Staff and ex‐service user co‐working: a counselling service's enhanced response to multiple exclusion homelessness

Staff and ex‐service user co‐working: a counselling service's enhanced response to multiple... Purpose – This paper aims to describe a novel collaboration between a worker and a former service user in developing two support groups – an art group and an “alcoholics anonymous group” self help group – at a central London “Wet” hostel for the homeless. The paper seeks to explore the issues raised for both workers in this experience. Design/methodology/approach – The paper is a jointly written case study of innovative and reflective practice. It begins with an overview of policy frameworks and research that promote and advocate inclusion practice; then gives an account of the origins and development of the collaboration initiative; and concludes with reflections from each of the participants on what they have gained from the experience. Findings – The main challenge for professionals lies in the need for “self‐reflective” practice and to challenge their own personal investments in the maintenance of their professional role and status. For ex‐service users, the challenge is to overcome low self‐confidence, the safety of the all‐too‐familiar “service user” role, and to realise that, despite real obstacles, a productive, useful contribution can be made to society. This can therefore be seen as a journey for both parties. Social implications – Working with multiple exclusion homelessness can leave professionals feeling isolated and deskilled, leading people with complex needs to be further excluded from services that feel that they do not fit their criteria. Tackling these issues requires time for reflection on the personal issues raised. Originality/value – The paper provides unique learning and insight into the development and running of support groups, resulting from the novel collaboration between a worker and a former service user. http://www.deepdyve.com/assets/images/DeepDyve-Logo-lg.png Housing, Care and Support Emerald Publishing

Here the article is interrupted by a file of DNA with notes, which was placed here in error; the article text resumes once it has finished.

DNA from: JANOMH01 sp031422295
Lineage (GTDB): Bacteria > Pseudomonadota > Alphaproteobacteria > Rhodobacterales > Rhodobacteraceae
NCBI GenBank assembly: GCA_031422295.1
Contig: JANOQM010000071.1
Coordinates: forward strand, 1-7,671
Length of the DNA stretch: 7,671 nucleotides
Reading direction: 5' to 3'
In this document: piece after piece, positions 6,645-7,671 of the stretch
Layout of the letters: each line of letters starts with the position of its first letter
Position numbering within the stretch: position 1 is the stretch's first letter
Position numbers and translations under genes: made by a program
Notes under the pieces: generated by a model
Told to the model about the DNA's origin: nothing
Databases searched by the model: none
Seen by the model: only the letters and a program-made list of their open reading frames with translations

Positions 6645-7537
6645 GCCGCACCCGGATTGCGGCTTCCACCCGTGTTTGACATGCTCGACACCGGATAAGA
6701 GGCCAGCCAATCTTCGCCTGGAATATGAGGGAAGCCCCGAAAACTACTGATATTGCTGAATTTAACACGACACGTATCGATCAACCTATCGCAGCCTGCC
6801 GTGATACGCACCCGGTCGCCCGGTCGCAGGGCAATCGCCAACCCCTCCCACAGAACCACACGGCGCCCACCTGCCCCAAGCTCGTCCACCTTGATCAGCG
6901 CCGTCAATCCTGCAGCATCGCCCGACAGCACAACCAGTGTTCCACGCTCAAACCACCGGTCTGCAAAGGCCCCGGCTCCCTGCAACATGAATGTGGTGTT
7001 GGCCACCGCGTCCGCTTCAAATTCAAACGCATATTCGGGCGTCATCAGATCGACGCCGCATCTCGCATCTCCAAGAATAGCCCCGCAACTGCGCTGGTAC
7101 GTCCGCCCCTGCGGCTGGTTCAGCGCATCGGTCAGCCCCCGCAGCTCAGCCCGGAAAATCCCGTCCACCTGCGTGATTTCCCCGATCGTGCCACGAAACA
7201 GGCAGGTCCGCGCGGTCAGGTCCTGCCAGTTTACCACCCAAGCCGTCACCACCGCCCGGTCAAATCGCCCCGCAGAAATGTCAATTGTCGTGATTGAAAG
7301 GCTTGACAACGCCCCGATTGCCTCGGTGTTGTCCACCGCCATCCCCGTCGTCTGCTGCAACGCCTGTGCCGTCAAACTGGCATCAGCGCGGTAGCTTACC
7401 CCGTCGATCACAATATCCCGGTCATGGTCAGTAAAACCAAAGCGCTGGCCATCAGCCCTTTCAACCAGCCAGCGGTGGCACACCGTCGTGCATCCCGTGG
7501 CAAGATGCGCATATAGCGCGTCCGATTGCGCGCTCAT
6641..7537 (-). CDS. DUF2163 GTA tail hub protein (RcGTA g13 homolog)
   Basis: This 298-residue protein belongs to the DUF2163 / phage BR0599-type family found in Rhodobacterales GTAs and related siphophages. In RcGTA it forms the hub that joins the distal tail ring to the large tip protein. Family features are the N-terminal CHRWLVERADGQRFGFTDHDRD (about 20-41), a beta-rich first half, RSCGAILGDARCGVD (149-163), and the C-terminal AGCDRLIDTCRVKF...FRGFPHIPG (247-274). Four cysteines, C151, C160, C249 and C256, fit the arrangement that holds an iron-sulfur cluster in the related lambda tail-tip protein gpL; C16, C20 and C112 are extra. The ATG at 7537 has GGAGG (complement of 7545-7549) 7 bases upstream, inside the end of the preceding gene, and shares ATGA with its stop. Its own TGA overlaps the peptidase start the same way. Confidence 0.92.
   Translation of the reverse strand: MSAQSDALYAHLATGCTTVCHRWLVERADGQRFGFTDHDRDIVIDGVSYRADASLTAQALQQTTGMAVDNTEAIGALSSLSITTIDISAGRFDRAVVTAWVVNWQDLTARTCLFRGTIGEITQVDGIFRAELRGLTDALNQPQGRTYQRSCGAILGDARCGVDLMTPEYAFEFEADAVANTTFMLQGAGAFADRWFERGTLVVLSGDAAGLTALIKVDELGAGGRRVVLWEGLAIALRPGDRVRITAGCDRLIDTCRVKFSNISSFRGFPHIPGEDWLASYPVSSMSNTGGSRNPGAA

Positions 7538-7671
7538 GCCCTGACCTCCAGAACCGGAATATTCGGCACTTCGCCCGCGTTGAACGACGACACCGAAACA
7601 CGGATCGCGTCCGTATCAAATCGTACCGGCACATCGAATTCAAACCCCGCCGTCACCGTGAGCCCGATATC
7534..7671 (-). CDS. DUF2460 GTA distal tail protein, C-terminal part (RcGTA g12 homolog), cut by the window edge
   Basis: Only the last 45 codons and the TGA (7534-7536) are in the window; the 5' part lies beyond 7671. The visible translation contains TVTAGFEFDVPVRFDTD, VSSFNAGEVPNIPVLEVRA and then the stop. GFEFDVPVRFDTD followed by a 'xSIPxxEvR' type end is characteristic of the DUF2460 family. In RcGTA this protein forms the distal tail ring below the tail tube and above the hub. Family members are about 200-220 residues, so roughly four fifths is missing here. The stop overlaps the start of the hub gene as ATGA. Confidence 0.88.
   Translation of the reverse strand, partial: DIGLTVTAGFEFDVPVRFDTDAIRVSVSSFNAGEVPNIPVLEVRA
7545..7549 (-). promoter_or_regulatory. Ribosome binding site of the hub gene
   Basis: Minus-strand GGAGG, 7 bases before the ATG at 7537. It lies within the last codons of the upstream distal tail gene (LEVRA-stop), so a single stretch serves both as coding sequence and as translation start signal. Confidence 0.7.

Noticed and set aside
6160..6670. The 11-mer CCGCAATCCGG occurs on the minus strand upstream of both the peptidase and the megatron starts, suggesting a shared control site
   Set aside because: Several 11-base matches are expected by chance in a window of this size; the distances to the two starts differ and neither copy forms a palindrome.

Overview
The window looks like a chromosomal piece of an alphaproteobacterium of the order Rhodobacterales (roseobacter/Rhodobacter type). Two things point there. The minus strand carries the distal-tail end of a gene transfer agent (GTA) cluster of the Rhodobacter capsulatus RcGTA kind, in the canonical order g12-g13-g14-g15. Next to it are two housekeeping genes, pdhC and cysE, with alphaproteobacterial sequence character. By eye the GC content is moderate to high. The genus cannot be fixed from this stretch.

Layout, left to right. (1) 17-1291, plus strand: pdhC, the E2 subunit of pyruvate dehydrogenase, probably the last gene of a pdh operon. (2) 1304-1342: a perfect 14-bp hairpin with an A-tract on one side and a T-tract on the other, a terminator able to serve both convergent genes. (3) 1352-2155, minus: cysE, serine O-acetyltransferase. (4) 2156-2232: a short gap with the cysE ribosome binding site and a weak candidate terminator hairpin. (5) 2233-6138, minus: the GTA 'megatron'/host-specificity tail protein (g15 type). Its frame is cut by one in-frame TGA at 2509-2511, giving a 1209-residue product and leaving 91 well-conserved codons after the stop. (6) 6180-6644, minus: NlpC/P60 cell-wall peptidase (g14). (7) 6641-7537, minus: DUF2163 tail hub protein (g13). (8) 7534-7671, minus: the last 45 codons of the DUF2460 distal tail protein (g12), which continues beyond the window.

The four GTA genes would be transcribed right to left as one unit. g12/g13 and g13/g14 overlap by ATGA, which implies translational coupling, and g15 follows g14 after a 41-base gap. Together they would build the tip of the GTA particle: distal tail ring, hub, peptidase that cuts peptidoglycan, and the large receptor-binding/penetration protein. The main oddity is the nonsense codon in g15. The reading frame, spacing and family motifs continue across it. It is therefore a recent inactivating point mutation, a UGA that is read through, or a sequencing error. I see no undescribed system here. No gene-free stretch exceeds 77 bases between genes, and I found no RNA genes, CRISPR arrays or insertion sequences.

Staff and ex‐service user co‐working: a counselling service's enhanced response to multiple exclusion homelessness

Housing, Care and Support, Volume 14 (4): 8 – Nov 17, 2011

Loading next page...
 
/lp/emerald-publishing/staff-and-ex-service-user-co-working-a-counselling-service-s-enhanced-6SVIFOHZys
Publisher
Emerald Publishing
Copyright
Copyright © 2011 Emerald Group Publishing Limited. All rights reserved.
ISSN
1460-8790
DOI
10.1108/14608791111220935
Publisher site
See Article on Publisher Site

Abstract

Purpose – This paper aims to describe a novel collaboration between a worker and a former service user in developing two support groups – an art group and an “alcoholics anonymous group” self help group – at a central London “Wet” hostel for the homeless. The paper seeks to explore the issues raised for both workers in this experience. Design/methodology/approach – The paper is a jointly written case study of innovative and reflective practice. It begins with an overview of policy frameworks and research that promote and advocate inclusion practice; then gives an account of the origins and development of the collaboration initiative; and concludes with reflections from each of the participants on what they have gained from the experience. Findings – The main challenge for professionals lies in the need for “self‐reflective” practice and to challenge their own personal investments in the maintenance of their professional role and status. For ex‐service users, the challenge is to overcome low self‐confidence, the safety of the all‐too‐familiar “service user” role, and to realise that, despite real obstacles, a productive, useful contribution can be made to society. This can therefore be seen as a journey for both parties. Social implications – Working with multiple exclusion homelessness can leave professionals feeling isolated and deskilled, leading people with complex needs to be further excluded from services that feel that they do not fit their criteria. Tackling these issues requires time for reflection on the personal issues raised. Originality/value – The paper provides unique learning and insight into the development and running of support groups, resulting from the novel collaboration between a worker and a former service user.

Journal

Housing, Care and SupportEmerald Publishing

Published: Nov 17, 2011

Keywords: Reflective practice; Collaboration; Wet hostel; Ex‐service user; Counselling; Counselling disorder; KUF; Homelessness

References

You’re reading a free preview. Subscribe to read the entire article.


DeepDyve is your
personal research library

It’s your single place to instantly
discover and read the research
that matters to you.

Enjoy affordable access to
over 18 million articles from more than
15,000 peer-reviewed journals.

All for just $49/month

Explore the DeepDyve Library

Search

Query the DeepDyve database, plus search all of PubMed and Google Scholar seamlessly

Organize

Save any article or search result from DeepDyve, PubMed, and Google Scholar... all in one place.

Access

Get unlimited, online access to over 18 million full-text articles from more than 15,000 scientific journals.

Your journals are on DeepDyve

Read from thousands of the leading scholarly journals from SpringerNature, Wiley-Blackwell, Oxford University Press and more.

All the latest content is available, no embargo periods.

See the journals in your area

DeepDyve

Freelancer

DeepDyve

Pro

Price

FREE

$49/month
$360/year

Save searches from
Google Scholar,
PubMed

Create folders to
organize your research

Export folders, citations

Read DeepDyve articles

Abstract access only

Unlimited access to over
18 million full-text articles

Print

20 pages / month

PDF Discount

20% off